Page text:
Constructed wetlands for wastewater treatment can also be a cost-effective nature-based solution that provides effluent of adequate quality for several non-potable uses, including irrigation, as well as offering additional benefits including energy production.
Such systems already exist in nearly every region of the world, including the Arab region and Africa (they are relatively common in East Africa). Both natural and constructed wetlands also biodegrade or immobilize a range of emerging pollutants. Recent experiments suggest that for some emerging pollutants, nature-based solutions work better than “grey” solutions and in certain cases may be the only viable option.
Agriculture is perhaps the economic sector that is most affected by the increasing variability of water resources globally, and certainly the most vulnerable in socioeconomic terms due to the dependency of rural communities in developing countries. This sector absorbs, on average, 84pc of the adverse economic impacts of droughts, and 25pc of all damages from climate-related disasters
Nature-based solutions can also help reduce the tremendous estimated investments required to improve water resources infrastructure. It is estimated that approximately US$10 trillion will be required between 2013 and 2030. Watershed management is one nature-based solution that is seen not only as a complement to built or “grey” infrastructure, but one that could also spur local economic development, job creation, biodiversity protection and climate resilience.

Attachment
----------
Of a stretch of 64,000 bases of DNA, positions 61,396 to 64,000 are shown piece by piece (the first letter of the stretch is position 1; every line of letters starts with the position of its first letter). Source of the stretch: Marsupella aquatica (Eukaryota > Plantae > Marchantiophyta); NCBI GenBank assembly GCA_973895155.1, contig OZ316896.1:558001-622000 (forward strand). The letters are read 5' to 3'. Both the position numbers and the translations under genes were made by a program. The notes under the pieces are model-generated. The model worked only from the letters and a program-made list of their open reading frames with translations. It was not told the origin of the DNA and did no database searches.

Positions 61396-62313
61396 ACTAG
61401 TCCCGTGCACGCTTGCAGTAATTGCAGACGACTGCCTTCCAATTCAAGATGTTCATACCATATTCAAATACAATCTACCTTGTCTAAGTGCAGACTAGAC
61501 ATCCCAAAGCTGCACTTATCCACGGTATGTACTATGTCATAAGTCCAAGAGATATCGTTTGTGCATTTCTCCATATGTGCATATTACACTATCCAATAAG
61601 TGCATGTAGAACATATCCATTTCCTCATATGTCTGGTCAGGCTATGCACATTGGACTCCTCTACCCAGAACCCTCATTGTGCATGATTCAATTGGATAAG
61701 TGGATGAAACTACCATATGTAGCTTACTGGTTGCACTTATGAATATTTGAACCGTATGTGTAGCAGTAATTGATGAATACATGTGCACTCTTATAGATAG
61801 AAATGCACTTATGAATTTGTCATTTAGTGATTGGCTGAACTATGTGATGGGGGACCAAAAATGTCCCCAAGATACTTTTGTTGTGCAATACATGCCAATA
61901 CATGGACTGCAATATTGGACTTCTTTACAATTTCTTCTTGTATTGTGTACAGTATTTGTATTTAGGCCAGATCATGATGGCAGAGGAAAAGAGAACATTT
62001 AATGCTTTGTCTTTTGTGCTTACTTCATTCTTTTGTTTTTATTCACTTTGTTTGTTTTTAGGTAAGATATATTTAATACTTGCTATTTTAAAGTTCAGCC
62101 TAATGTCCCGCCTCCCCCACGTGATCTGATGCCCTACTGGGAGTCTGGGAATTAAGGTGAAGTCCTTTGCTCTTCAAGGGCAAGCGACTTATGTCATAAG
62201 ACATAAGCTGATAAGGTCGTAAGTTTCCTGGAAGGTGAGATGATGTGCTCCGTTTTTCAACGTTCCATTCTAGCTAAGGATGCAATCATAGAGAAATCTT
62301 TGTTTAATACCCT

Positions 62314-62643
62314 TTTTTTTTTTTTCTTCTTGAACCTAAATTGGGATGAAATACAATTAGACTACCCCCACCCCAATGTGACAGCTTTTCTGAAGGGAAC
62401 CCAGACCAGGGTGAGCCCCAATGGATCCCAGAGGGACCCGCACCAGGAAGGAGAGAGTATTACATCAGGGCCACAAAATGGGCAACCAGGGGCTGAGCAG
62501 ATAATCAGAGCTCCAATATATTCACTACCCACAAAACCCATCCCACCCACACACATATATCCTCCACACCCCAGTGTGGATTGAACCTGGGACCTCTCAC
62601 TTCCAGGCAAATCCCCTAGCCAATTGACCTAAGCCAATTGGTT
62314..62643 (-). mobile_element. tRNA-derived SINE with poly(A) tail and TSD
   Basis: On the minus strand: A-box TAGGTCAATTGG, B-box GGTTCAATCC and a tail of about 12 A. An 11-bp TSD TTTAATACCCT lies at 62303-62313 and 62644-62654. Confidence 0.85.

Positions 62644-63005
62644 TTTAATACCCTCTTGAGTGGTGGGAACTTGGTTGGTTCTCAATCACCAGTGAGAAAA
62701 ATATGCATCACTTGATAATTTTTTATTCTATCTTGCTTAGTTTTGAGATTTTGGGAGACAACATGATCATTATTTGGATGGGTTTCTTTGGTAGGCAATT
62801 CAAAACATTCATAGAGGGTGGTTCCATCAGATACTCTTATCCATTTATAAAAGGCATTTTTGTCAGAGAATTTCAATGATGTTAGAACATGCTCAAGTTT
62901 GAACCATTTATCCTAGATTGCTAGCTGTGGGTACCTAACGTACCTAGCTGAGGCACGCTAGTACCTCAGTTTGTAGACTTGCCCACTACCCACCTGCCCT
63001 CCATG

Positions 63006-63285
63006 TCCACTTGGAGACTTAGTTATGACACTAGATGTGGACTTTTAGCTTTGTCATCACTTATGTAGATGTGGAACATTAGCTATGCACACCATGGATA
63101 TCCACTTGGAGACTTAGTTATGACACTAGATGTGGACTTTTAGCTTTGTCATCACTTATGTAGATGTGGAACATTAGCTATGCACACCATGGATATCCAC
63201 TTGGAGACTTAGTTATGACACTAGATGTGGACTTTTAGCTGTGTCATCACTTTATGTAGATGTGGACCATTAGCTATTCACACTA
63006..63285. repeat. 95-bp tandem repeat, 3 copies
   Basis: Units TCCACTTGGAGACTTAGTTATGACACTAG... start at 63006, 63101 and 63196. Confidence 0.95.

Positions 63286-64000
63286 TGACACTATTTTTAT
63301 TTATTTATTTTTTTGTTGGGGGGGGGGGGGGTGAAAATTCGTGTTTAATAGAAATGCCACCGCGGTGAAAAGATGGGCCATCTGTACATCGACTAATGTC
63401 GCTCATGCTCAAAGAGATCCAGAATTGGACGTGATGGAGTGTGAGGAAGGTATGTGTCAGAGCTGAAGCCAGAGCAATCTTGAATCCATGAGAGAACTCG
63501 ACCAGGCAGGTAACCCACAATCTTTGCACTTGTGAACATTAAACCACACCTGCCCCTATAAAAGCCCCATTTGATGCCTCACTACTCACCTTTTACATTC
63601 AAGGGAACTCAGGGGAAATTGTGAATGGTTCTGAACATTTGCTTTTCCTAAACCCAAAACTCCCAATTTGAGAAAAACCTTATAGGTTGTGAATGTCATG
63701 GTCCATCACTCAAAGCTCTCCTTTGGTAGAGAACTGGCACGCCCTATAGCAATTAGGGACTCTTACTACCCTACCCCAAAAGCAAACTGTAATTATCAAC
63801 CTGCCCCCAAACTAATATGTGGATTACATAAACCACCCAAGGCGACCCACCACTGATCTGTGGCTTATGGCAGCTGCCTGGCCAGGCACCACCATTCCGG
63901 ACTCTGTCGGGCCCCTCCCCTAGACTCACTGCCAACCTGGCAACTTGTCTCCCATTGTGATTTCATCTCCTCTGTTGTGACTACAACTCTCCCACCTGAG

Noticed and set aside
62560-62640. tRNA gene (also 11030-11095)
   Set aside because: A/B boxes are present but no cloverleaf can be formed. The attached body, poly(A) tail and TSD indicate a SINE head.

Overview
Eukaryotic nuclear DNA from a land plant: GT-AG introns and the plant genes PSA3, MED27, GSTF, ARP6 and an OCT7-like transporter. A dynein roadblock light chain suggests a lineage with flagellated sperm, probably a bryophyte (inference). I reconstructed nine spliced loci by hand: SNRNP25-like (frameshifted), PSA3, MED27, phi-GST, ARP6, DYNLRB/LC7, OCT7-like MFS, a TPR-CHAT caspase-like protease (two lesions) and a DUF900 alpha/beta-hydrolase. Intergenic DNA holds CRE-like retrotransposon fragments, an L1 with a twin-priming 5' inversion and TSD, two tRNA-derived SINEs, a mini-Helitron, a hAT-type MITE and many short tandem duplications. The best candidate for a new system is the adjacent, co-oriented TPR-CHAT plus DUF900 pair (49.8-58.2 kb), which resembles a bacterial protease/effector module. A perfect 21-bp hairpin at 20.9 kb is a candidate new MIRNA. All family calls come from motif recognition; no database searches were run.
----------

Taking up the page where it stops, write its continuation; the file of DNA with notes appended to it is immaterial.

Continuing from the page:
Despite the promise of nature-based solutions, the limited data available suggest that investment in green infrastructure remains only a fraction of total investment in water resources management. There are many examples of policies, financing and management interventions where nature-based solutions are absent, even where they are an obvious option.
Nature-based solutions are closely aligned with traditional and local knowledge, including that held by indigenous and tribal peoples, in the context of water variability and change. Indigenous and tribal peoples care for an estimated 22pc of the Earth’s surface and protect nearly 80pc of the remaining biodiversity on the planet, while accounting for nearly 5pc of the world’s population.
Nature-based solutions are crucial to achieving our Sustainable Development Goals, particularly SDG6 (Water), SDG13 (Climate Change), SDG14 (Oceans), SDG2 (Zero hunger) and SDG15 (Ecosystems). Adopting them will, of course, not only improve water management and achieve water security, it will deliver on the tremendous promise of the entire 2030 Agenda for Sustainable Development. Nature-based solutions are not a panacea; however, they will play an essential role in building a better, brighter, safer and more equitable future for all.
(Jayakumar Ramasamy is a Senior Programme Specialist and Regional Hydrologist, UNESCO office in Nairobi)